LONDON • Britain is forbidding puppies and kittens from being sold by pet shops in a bid to crack down on animal exploitation and abuse.
The government said it will roll out the legislation next year after public consultations showed 95 per cent support for the ban.
"This will mean that anyone looking to buy or adopt a puppy or kitten under six months must either deal directly with the breeder or with an animal rehoming centre," the Department of Environment Food and Rural Affairs (Defra) said as part of its Christmas animal welfare push.
The measure is commonly called Lucy's Law in honour of a cavalier king charles spaniel that was rescued from a puppy farm in Wales in 2013. Lucy, who died in 2016, spent most of her life in a cage and was unable to breed because of her lack of movement.
Activist Lisa Garner took her home and launched a social media awareness campaign that changed the way Britons get their pets.
The government said the new law would help "end the terrible welfare conditions found in puppy farming and solve a range of existing animal welfare issues".
The government believes the ban will keep "high-volume, low-welfare breeders" - both licensed and unlicensed - from flooding pet shops with puppies and kittens raised in unethical conditions.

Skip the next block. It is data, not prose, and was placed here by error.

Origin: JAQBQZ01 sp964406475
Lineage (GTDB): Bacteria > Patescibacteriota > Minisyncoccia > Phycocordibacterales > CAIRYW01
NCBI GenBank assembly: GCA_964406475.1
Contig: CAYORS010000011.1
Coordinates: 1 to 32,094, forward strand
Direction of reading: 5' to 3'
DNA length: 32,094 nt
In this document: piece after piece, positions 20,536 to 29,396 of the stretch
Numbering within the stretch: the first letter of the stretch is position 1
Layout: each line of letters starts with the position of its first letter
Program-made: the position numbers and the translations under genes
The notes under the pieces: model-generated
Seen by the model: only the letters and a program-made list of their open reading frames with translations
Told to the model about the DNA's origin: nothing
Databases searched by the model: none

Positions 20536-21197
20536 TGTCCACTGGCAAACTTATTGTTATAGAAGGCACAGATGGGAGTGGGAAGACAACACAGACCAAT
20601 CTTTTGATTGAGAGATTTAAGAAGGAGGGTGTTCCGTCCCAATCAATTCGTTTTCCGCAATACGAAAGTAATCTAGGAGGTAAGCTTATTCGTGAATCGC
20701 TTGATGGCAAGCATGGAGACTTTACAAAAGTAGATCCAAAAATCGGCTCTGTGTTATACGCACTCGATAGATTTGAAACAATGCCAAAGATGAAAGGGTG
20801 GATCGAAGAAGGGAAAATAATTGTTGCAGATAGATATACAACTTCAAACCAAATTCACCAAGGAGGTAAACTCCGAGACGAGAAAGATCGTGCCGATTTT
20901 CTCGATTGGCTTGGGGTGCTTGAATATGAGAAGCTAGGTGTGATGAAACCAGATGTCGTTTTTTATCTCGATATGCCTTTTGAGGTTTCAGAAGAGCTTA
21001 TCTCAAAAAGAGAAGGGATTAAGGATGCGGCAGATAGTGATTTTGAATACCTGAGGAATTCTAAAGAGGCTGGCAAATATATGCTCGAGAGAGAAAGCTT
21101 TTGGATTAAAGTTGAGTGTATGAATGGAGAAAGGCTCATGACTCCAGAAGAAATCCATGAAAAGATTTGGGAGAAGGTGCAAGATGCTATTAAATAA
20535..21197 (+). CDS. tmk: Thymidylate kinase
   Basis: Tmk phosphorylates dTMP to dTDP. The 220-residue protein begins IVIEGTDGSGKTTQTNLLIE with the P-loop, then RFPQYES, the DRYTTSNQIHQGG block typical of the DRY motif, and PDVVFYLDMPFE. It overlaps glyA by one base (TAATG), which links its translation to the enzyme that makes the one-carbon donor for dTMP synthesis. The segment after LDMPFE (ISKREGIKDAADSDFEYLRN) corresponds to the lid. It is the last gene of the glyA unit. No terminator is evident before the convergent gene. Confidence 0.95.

The People's Dispensary for Sick Animals (PDSA) veterinary charity said 49 per cent of UK adults owned at least one pet this year. PDSA's estimated cat population of 11.1 million edged out the 8.9 million dogs and one million rabbits, whose numbers have nearly halved since 2011.
The British government has unfurled a number of animal welfare initiatives in the past few months that activists hope other European countries will soon follow.
Defra is now looking at legislation requiring all non-commercial rescue and rehoming centres to have a licence. It separately urged families to steer clear of the temptation to buy their kids pets as Christmas gifts. "This carries a number of risks and can have tragic consequences for animal welfare when pets are either abandoned or given to rehoming centres to deal with," it said.